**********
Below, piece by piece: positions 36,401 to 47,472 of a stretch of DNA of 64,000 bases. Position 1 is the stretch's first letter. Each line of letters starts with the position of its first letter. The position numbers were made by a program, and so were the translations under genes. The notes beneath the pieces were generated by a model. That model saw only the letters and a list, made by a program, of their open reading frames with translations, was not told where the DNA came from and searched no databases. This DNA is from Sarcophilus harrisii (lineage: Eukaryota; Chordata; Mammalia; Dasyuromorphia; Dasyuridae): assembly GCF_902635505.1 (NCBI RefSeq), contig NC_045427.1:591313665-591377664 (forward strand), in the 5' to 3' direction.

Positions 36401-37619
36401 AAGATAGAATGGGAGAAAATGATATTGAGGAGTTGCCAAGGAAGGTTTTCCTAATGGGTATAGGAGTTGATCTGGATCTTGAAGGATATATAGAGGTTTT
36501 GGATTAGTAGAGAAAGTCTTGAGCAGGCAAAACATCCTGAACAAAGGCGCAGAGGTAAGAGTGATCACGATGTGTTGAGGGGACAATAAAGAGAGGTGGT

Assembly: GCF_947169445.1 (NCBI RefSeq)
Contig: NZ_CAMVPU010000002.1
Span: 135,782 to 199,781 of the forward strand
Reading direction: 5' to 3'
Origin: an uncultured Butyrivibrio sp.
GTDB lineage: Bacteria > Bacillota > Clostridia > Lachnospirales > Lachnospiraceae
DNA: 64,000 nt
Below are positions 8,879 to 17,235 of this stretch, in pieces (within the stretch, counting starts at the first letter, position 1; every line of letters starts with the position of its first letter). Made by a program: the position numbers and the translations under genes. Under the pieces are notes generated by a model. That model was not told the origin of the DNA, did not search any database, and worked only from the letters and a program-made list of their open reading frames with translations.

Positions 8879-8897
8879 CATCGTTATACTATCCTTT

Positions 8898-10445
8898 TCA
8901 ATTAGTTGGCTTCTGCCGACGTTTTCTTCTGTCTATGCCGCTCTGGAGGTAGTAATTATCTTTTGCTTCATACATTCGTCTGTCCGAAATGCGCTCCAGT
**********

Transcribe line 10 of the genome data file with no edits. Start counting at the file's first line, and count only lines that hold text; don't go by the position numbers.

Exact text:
GTDB lineage: Bacteria > Bacillota > Clostridia > Lachnospirales > Lachnospiraceae